Canadian Prime Minister Stephen Harper made an official visit to Croatia over the weekend and praised the country for the progress it has made in the nearly 20 years it has been an independent nation.
Speaking at a press conference in Zagreb, the prime minister noted that this was the first visit of a Canadian prime minister to Croatia since the country’s independence, adding that such a visit was “overdue”.
“Canada is obviously extremely supportive of the general policy of the government of Croatia to more fully integrate into the Euro-Atlantic community,” said Harper. “Notwithstanding the history of the Communist period, Croatia has really always been, not just today, but Croatia has always been at heart a western country.”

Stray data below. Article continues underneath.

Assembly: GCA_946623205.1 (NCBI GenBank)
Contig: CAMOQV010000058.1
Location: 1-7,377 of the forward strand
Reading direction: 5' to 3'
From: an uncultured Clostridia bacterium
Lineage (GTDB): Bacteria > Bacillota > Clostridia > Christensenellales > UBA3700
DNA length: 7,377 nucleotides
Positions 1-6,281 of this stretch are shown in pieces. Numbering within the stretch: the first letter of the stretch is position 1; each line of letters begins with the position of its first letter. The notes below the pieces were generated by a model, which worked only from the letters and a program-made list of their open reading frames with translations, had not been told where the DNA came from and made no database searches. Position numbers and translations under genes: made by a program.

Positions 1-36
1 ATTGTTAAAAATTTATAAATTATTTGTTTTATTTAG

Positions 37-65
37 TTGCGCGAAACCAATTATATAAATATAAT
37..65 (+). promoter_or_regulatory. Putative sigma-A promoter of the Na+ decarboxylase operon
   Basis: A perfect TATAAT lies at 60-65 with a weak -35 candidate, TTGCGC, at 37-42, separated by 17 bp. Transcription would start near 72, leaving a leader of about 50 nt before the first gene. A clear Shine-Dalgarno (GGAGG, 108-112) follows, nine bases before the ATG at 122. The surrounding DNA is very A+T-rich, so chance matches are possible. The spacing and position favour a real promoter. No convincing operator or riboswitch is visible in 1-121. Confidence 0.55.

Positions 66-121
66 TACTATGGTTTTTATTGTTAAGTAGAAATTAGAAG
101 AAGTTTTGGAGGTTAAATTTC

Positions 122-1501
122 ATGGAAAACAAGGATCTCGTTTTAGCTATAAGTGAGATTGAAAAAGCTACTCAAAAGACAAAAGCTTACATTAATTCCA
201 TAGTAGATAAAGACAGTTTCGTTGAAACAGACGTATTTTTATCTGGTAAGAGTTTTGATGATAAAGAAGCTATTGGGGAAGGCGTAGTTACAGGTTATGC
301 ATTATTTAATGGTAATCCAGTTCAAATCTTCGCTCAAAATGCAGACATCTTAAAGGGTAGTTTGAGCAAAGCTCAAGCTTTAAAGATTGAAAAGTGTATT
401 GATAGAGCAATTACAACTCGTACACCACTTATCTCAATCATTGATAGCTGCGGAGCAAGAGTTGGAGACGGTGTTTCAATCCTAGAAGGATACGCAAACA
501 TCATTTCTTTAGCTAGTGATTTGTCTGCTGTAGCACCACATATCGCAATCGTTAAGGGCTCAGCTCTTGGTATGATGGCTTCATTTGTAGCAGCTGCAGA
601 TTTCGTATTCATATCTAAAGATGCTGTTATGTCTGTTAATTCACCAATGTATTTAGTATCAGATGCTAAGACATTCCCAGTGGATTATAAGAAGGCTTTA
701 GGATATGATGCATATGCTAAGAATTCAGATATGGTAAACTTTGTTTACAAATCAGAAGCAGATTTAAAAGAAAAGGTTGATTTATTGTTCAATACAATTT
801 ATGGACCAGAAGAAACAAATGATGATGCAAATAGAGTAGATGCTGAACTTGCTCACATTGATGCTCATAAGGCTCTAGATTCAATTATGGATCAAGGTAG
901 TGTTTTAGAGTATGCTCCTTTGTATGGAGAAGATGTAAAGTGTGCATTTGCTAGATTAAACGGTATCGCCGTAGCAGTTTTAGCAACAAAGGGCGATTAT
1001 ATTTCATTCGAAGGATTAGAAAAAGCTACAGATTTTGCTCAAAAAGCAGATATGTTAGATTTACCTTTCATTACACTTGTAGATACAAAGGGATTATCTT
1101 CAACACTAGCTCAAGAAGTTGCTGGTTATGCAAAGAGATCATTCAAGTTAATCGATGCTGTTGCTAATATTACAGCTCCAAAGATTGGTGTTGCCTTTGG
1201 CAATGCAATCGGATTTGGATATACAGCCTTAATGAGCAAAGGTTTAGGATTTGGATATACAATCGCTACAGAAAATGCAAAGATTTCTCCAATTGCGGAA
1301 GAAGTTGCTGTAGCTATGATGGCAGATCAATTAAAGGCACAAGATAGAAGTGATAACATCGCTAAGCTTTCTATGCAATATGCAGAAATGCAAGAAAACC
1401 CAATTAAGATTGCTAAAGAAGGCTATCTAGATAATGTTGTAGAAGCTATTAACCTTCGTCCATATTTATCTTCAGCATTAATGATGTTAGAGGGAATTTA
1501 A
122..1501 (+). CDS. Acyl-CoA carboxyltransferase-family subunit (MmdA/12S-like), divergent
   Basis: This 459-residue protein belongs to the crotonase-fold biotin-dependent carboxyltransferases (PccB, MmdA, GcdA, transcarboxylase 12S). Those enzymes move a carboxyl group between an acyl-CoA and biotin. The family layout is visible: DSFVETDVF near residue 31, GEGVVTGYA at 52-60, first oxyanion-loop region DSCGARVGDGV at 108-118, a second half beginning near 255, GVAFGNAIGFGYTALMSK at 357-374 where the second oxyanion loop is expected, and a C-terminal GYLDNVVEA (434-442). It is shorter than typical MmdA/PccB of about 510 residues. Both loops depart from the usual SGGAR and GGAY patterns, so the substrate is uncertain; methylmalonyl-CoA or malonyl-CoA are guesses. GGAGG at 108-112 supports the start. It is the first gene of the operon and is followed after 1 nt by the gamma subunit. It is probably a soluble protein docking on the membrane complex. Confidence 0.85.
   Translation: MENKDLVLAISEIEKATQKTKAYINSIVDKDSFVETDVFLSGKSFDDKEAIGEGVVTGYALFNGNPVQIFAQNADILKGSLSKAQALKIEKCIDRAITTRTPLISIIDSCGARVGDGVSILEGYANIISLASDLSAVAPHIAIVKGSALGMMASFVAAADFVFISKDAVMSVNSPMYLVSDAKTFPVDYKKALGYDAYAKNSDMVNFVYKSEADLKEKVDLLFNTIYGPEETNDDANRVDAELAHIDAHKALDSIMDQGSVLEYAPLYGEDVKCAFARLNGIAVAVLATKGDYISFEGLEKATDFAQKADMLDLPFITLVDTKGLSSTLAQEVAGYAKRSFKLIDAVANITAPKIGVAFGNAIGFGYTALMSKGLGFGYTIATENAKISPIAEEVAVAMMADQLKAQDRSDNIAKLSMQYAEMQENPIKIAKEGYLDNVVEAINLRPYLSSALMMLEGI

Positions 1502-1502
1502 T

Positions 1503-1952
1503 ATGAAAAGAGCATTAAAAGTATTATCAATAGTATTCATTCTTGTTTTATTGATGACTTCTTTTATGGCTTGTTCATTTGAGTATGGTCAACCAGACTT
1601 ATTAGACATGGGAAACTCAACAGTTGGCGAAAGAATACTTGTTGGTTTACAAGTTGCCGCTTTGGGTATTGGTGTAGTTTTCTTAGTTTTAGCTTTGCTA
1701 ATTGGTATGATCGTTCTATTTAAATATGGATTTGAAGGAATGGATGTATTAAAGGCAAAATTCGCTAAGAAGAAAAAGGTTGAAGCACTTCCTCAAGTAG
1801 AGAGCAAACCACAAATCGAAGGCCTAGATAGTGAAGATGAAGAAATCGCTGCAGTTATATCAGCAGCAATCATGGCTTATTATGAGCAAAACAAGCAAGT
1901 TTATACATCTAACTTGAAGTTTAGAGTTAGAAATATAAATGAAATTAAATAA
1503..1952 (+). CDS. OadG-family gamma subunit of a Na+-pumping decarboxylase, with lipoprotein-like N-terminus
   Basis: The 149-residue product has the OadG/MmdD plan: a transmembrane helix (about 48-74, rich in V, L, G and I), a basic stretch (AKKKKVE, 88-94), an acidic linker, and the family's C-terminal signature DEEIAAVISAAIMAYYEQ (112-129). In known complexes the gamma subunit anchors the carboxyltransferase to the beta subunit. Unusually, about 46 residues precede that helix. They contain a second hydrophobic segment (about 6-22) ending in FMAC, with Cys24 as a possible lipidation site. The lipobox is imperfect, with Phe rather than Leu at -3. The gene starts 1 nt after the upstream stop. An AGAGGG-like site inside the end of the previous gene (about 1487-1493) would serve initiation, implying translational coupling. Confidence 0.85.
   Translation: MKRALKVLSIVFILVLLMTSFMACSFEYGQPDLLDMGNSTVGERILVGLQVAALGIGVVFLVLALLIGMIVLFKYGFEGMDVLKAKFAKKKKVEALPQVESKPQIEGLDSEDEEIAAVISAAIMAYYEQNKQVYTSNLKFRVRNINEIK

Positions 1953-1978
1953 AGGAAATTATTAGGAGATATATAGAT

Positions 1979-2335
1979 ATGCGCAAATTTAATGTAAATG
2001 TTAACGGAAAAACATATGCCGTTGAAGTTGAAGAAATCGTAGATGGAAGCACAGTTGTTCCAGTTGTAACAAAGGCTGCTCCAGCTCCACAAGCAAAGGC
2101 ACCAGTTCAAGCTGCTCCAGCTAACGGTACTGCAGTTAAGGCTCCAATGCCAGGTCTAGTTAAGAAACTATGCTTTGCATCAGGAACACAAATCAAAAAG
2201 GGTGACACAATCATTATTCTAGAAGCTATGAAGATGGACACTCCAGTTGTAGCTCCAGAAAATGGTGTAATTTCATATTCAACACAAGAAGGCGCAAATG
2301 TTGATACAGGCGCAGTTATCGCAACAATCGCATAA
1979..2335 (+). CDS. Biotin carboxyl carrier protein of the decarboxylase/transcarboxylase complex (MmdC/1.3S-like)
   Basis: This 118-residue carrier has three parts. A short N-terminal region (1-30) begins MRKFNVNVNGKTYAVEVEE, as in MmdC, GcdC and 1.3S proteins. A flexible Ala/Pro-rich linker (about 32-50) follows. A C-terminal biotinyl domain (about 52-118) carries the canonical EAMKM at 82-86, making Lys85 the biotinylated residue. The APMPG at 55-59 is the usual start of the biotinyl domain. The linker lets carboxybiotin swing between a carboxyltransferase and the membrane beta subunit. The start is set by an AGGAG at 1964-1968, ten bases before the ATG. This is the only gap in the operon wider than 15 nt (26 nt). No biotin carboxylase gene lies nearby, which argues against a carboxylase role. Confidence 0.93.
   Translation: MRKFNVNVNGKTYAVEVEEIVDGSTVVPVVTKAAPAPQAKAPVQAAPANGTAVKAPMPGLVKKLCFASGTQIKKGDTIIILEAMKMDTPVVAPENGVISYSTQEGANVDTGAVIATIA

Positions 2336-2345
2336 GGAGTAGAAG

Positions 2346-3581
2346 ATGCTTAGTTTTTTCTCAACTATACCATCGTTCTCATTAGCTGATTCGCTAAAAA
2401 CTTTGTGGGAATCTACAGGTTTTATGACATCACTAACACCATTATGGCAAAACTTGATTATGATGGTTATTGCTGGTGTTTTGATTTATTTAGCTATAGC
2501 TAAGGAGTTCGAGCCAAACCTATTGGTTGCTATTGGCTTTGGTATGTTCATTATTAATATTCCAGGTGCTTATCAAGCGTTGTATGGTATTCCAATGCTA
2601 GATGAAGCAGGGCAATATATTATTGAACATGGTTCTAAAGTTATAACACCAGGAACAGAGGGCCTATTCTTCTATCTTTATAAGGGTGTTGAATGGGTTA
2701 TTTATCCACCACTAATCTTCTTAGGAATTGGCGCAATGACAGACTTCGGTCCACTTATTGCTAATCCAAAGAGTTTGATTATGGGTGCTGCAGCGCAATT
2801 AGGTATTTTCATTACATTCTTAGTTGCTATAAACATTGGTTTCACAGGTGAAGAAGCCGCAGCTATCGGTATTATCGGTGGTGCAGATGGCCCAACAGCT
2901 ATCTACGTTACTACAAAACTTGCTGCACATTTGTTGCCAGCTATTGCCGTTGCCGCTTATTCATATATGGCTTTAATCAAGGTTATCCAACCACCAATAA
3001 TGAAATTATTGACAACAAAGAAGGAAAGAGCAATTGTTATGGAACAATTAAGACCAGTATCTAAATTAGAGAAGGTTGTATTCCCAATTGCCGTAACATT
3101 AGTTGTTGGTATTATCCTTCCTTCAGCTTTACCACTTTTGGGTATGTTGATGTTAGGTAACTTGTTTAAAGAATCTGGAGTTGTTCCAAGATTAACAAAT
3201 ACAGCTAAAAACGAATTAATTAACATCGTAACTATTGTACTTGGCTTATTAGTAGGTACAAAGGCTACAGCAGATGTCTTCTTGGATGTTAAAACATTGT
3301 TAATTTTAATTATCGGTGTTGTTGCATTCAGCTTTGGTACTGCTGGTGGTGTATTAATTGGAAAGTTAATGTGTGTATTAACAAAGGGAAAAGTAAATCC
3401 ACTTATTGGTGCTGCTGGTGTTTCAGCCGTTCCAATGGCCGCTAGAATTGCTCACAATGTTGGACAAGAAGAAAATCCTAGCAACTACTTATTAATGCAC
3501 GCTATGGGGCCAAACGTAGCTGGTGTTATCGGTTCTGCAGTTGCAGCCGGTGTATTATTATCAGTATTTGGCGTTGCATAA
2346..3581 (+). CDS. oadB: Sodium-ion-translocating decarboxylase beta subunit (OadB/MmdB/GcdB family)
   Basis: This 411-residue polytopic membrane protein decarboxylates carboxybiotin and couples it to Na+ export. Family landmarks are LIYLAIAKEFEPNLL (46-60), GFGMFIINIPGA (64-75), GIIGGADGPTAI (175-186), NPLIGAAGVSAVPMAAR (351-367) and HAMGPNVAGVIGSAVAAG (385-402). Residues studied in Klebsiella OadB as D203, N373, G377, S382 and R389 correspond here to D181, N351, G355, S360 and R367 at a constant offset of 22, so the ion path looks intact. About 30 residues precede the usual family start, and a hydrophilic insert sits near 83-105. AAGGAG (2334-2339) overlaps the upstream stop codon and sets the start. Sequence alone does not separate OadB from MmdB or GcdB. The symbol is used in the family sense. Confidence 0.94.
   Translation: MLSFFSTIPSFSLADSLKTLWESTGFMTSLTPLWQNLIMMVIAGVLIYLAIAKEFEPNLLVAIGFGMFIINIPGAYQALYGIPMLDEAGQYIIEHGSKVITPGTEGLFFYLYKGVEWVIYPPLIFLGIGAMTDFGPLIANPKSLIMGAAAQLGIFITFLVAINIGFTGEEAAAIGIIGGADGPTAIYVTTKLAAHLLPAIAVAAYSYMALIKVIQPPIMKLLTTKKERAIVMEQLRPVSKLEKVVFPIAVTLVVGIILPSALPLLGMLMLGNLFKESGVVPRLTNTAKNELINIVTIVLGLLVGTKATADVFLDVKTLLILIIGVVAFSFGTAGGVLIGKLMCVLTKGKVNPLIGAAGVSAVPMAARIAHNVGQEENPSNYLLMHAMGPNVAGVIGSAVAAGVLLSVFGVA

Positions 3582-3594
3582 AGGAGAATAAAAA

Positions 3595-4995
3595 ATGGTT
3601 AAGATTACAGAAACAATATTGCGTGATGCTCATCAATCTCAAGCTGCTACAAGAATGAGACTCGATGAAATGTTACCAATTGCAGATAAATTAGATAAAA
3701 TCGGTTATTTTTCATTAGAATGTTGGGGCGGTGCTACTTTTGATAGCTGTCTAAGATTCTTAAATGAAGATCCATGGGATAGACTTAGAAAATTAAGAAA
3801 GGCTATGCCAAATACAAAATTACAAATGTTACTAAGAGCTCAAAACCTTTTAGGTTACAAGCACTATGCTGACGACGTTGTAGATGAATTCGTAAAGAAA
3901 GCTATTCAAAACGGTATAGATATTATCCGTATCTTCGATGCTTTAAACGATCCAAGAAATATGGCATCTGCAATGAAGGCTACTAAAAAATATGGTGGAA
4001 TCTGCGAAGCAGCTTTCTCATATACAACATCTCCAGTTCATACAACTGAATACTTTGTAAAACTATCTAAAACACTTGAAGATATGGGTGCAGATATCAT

Croatia is in the process of negotiating its accession to the EU, and it hopes to complete the talks by 2011.
In Zagreb, the Canadian prime minister met with his Croatian counterpart Jadranka Kosor, President Ivo Josipovic and the Archbishop of Zagreb, Cardinal Josip Bozanic.
In a statement, Josipovic and Harper expressed their satisfaction with the development of relations between the two countries, noting the role of the Croatian diaspora in Canada.
“Croatia has proven to be a true ally of Canada in Afghanistan for example, and also in our campaign for a [non-permanent] seat at the UN Security Council,” the Canadian prime minister said.
The two premiers signed a memorandum of understanding on youth mobility which will enable Canadians and Croatians aged 18 to 35 to work in each other’s country for up to one year.